I'm not sure if I understood it correctly, but one of my professors told us that one theorem was proved this way: A mathematician assumed the truth of the Riemann hypothesis and was able to prove a certain mathematical statement. Then a second mathematician assumed the negation of the Riemann hypothesis and was also able to prove the same statement. These two proofs prove that the statement is indeed true. (Does anybody know what this theorem is?)
Another example of such unconventional proof is the proof of the Fermat's last theorem for $n=5$. As I understand it, Sophie Germain showed that if ever there is a solution, one of the integers must be divisible by 5. Dirichlet then proved that if such a solution exists, then the number divisible by 5 must be odd. In the same year, Legendre proved that if such a solution exists, then the number divisible by 5 must be even. Since there are no integers that are simultaneously odd and even, no solution exists.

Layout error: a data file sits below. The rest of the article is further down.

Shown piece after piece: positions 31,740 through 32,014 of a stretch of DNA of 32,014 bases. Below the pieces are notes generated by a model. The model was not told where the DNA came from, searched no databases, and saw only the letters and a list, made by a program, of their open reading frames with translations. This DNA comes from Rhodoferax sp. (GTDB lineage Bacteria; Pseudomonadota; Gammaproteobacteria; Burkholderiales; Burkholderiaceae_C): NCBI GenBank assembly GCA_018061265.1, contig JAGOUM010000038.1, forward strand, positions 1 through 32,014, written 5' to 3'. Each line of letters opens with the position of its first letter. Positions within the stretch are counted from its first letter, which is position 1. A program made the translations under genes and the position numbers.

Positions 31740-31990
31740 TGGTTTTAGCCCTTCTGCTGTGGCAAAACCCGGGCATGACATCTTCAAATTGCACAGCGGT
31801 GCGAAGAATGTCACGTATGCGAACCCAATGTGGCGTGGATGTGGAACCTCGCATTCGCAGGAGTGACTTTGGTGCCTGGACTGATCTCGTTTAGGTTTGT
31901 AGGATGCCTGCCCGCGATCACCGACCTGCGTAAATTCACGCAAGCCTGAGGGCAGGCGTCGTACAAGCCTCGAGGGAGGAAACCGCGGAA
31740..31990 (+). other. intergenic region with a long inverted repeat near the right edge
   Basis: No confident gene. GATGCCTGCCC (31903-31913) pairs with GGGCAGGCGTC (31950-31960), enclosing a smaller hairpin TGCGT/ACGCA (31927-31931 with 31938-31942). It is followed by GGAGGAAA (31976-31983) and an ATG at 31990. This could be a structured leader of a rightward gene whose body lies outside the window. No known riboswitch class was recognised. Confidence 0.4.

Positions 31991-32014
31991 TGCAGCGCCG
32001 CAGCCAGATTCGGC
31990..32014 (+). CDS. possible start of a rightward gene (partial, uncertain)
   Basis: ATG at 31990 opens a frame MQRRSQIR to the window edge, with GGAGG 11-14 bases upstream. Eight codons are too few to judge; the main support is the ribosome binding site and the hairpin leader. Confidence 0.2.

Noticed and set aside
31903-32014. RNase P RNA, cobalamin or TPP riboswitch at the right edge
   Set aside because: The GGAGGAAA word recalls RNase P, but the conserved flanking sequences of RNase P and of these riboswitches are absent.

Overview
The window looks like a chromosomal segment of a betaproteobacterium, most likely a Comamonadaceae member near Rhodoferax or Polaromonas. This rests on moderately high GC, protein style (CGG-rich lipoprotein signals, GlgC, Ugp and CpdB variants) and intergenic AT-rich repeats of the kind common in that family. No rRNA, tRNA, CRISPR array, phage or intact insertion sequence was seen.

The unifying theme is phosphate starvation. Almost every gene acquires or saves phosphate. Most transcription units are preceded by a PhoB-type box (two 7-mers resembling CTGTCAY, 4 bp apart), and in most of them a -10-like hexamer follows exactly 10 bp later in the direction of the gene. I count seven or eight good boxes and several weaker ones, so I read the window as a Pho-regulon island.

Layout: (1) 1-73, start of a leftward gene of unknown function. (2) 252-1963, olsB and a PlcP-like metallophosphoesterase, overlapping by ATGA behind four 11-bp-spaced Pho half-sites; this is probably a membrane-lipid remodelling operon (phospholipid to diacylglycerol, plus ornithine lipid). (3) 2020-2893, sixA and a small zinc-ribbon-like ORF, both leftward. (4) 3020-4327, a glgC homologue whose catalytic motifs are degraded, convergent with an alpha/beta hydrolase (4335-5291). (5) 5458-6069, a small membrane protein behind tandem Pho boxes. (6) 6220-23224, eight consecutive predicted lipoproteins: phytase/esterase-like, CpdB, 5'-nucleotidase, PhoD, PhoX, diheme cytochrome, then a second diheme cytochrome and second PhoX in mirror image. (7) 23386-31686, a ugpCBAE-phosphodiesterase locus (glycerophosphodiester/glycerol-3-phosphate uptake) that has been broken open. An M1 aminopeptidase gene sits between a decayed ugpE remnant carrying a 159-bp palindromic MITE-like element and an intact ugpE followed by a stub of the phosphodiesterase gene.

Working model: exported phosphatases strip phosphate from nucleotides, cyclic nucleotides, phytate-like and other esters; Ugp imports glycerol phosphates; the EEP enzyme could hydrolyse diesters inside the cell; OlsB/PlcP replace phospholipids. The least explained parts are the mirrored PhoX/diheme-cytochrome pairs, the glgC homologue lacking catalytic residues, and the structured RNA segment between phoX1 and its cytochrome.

I also read somewhere that an unconventional way of showing that a set is nonempty is to show that its cardinality is odd (since if the cardinality is odd, it can't be zero).
Do you know of any other very interesting and unconventional proofs that are relatively easy to understand?